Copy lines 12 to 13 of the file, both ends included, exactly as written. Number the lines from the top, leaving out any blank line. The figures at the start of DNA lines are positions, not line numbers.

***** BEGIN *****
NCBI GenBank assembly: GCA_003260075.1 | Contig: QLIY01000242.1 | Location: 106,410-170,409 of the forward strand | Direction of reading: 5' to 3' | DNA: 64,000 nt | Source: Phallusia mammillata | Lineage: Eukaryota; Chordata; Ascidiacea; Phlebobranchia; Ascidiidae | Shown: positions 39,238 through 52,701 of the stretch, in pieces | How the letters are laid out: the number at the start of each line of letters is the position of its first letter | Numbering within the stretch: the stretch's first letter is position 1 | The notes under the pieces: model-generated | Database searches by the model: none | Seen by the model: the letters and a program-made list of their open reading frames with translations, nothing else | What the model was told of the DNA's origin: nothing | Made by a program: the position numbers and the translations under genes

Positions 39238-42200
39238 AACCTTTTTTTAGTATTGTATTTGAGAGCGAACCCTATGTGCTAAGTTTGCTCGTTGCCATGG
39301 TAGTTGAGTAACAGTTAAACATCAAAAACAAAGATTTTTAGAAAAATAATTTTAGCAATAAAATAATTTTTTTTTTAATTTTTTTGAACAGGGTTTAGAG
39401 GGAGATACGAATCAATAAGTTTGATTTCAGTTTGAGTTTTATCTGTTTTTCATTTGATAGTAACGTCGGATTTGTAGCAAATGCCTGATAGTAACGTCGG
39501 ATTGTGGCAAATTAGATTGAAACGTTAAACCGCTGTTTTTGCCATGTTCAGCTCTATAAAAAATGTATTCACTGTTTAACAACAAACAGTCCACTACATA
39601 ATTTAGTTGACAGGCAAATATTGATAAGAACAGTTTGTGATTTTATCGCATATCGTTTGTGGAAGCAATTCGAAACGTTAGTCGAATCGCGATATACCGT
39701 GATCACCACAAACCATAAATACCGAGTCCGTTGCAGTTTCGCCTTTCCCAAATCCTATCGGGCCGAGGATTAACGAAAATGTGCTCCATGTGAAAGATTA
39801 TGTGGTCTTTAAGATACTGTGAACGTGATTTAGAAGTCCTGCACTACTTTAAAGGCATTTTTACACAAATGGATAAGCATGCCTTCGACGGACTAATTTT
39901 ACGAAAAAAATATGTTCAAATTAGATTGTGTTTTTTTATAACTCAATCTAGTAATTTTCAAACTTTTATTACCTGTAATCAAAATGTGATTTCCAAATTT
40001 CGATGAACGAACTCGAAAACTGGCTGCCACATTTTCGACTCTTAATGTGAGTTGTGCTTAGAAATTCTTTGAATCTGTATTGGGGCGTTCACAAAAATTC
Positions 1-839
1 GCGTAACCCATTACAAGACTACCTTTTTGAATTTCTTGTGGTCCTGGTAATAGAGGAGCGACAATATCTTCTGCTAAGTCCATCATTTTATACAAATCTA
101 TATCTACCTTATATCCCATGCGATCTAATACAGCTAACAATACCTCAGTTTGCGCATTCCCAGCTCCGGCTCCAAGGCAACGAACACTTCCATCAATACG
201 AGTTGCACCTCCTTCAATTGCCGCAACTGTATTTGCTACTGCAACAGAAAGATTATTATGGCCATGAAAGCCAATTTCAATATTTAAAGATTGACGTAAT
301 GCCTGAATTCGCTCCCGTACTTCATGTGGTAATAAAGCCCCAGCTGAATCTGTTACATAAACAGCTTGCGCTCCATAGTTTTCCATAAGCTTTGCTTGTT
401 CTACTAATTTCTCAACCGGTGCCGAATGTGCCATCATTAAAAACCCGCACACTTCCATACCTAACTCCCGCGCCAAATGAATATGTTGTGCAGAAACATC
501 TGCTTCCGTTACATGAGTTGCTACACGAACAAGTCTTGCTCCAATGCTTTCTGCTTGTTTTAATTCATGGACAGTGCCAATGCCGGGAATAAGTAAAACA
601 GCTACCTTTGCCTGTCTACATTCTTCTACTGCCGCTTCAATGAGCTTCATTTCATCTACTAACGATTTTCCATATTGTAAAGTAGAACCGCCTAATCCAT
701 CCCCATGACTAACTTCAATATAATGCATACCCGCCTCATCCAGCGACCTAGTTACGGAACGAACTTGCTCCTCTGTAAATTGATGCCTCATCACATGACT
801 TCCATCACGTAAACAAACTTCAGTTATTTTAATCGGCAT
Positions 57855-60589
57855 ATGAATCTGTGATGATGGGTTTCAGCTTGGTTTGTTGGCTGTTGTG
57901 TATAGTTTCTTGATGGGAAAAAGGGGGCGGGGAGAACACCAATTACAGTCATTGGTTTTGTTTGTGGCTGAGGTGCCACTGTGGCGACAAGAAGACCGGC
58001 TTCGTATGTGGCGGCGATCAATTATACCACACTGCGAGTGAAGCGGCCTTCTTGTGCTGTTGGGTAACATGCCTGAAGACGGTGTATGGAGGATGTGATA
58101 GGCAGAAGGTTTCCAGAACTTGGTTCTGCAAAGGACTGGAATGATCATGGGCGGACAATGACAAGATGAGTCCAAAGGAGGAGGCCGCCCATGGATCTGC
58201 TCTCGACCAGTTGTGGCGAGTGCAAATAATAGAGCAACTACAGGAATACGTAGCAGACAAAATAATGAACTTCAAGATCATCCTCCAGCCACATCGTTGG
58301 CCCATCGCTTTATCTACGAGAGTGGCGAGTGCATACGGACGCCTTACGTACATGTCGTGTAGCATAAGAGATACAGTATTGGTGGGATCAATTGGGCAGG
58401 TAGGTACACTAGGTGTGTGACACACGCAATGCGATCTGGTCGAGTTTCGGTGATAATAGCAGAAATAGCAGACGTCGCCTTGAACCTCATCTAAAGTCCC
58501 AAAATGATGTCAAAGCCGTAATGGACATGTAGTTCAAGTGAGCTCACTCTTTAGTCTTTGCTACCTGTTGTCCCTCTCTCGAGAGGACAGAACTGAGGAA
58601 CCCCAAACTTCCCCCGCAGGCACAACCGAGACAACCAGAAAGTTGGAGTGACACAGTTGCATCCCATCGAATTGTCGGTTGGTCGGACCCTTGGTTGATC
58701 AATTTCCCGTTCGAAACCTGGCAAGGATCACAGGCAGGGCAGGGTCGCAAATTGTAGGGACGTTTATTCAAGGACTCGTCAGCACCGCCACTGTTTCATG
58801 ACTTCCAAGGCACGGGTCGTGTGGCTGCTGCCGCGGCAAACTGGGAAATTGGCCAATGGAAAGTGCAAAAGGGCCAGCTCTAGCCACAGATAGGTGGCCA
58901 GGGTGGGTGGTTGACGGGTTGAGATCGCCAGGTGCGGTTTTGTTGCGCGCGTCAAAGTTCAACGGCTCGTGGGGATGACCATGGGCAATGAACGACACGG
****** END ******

Positions 1-839
1 GCGTAACCCATTACAAGACTACCTTTTTGAATTTCTTGTGGTCCTGGTAATAGAGGAGCGACAATATCTTCTGCTAAGTCCATCATTTTATACAAATCTA